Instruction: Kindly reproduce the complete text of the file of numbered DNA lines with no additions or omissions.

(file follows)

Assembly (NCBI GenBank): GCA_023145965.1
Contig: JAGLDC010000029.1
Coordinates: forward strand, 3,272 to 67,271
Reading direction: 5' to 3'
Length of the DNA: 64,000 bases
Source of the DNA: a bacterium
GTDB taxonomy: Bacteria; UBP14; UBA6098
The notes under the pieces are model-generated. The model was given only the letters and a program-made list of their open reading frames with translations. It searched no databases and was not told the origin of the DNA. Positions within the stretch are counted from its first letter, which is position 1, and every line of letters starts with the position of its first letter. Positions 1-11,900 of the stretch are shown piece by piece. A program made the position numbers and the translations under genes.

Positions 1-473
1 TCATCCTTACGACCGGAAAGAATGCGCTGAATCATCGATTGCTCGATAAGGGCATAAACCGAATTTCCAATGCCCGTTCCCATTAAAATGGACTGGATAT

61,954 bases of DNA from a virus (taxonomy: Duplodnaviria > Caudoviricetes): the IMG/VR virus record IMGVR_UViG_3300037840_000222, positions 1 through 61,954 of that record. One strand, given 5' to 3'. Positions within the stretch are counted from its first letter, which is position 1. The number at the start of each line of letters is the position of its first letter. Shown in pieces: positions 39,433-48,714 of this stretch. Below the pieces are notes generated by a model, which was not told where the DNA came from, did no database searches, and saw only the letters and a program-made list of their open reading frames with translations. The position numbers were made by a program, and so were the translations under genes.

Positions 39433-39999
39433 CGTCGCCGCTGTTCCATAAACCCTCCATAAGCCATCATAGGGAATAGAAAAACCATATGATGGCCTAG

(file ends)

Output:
Assembly (NCBI GenBank): GCA_023145965.1
Contig: JAGLDC010000029.1
Coordinates: forward strand, 3,272 to 67,271
Reading direction: 5' to 3'
Length of the DNA: 64,000 bases
Source of the DNA: a bacterium
GTDB taxonomy: Bacteria; UBP14; UBA6098
The notes under the pieces are model-generated. The model was given only the letters and a program-made list of their open reading frames with translations. It searched no databases and was not told the origin of the DNA. Positions within the stretch are counted from its first letter, which is position 1, and every line of letters starts with the position of its first letter. Positions 1-11,900 of the stretch are shown piece by piece. A program made the position numbers and the translations under genes.

Positions 1-473
1 TCATCCTTACGACCGGAAAGAATGCGCTGAATCATCGATTGCTCGATAAGGGCATAAACCGAATTTCCAATGCCCGTTCCCATTAAAATGGACTGGATAT

61,954 bases of DNA from a virus (taxonomy: Duplodnaviria > Caudoviricetes): the IMG/VR virus record IMGVR_UViG_3300037840_000222, positions 1 through 61,954 of that record. One strand, given 5' to 3'. Positions within the stretch are counted from its first letter, which is position 1. The number at the start of each line of letters is the position of its first letter. Shown in pieces: positions 39,433-48,714 of this stretch. Below the pieces are notes generated by a model, which was not told where the DNA came from, did no database searches, and saw only the letters and a program-made list of their open reading frames with translations. The position numbers were made by a program, and so were the translations under genes.

Positions 39433-39999
39433 CGTCGCCGCTGTTCCATAAACCCTCCATAAGCCATCATAGGGAATAGAAAAACCATATGATGGCCTAG